There are many brands to choose from, but if I were to choose a pen as a gift (for me, perhaps?) and without choosing the most expensive in the world, I'd go with a nice traditional tortoise shell style. My pen of choice is the True Writer (don't you love the name?) and has a 22K gold-plated nib and gold-plated details. Ah, what a wonderfully, sensual experience writing with a pen like this! Yes, we email a lot, but a thank you note or a lovely letter or even a signed copy of one's book is all the better for using such an amazing instrument.

It comes in at $88 so it's obviously not something you'd throw in the bottom of your purse, and I'd certainly shy from loaning it to anyone even to write down a quick phone number for fear I wouldn't get it back. No, this is a special pen for a special purpose. And you can obtain one online at my favorite writer's toy store, Levenger's, home of the Page Points—little wonderful metal place holders for the discriminating researcher.

Thursday, December 11, 2008

Priester's Pecan Pie

Marilyn Levinson is the acclaimed author of popular childrens' books. No Boys Allowed, And Don't Bring Jeremy, and Rufus and Magic Run Amok have delighted children and adults alike.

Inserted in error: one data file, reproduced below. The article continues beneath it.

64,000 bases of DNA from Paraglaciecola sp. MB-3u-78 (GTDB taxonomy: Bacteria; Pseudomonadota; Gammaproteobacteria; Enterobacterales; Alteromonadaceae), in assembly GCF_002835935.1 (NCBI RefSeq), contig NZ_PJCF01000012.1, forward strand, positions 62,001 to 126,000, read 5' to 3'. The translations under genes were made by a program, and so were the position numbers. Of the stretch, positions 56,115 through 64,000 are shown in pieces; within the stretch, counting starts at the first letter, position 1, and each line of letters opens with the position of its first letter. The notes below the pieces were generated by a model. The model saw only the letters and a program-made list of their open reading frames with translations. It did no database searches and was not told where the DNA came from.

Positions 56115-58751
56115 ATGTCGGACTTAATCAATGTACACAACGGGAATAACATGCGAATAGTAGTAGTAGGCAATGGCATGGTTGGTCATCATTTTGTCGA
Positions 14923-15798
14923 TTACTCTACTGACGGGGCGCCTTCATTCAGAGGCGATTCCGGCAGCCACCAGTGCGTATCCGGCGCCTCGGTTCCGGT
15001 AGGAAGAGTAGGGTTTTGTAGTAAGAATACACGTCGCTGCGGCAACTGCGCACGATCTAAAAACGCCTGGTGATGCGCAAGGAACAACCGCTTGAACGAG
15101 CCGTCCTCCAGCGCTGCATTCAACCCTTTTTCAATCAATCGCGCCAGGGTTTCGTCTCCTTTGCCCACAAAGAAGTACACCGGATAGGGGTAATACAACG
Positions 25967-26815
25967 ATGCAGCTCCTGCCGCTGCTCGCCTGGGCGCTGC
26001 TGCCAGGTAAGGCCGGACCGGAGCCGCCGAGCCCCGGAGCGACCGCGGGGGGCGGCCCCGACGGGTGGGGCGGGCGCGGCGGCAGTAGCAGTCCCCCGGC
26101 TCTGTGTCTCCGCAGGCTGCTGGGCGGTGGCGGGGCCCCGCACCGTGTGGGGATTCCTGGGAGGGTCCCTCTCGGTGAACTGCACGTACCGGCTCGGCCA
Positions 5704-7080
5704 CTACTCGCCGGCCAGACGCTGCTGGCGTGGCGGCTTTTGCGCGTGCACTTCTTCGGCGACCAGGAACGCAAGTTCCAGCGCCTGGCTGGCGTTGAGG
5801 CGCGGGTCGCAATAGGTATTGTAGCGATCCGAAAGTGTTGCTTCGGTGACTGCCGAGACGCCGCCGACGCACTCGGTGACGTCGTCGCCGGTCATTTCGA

Now that the holiday season is upon us, we divas are busy baking cookies and candies to send to those we love. But when a diva's bogged down with deadlines and other mundane chores, she has the wisdom to resort to her true-and-tried list of food specialty companies on which she can depend. My favorite is Priester's Pecans.

Some years ago, while my husband and I were on a cruise, we met a nice couple from Alabama. My husband proceeded to tell them how, when he was in Alabama for his Air Force basic training, he'd discovered pecan pie, and he'd eat it morning, noon, and night. The nice couple exchanged glances and smiled. A few months later, we received a package from them -- two pecan pies from Priester's Pecans. They were athe best pecan pies we'd even tasted, and we finished them both off in a matter of days.

I can't think of a nicer holiday gift than a Priester's Pecan Pie @$23.99, unless it's a chocolate pecan pie, for the same price. Of course, you might want to send those very special people in your lives two pies @ $39.99 plus shipping. They've lots of other delicious items: cakes, nuts, chocolates, candies. And remember, pecans are seasonal, so these goodies are available only a few months of the year.

You can call Priester's Pecans at 1-800-277-3226 or order online at: www.priesters.com

Wednesday, December 10, 2008

iPod